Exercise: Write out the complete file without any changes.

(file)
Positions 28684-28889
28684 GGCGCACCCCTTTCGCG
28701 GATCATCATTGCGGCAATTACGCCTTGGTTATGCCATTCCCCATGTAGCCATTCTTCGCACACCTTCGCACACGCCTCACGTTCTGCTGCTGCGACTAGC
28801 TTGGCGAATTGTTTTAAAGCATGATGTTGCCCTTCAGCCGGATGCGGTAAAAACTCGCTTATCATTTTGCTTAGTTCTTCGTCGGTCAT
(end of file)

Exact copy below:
Positions 28684-28889
28684 GGCGCACCCCTTTCGCG
28701 GATCATCATTGCGGCAATTACGCCTTGGTTATGCCATTCCCCATGTAGCCATTCTTCGCACACCTTCGCACACGCCTCACGTTCTGCTGCTGCGACTAGC
28801 TTGGCGAATTGTTTTAAAGCATGATGTTGCCCTTCAGCCGGATGCGGTAAAAACTCGCTTATCATTTTGCTTAGTTCTTCGTCGGTCAT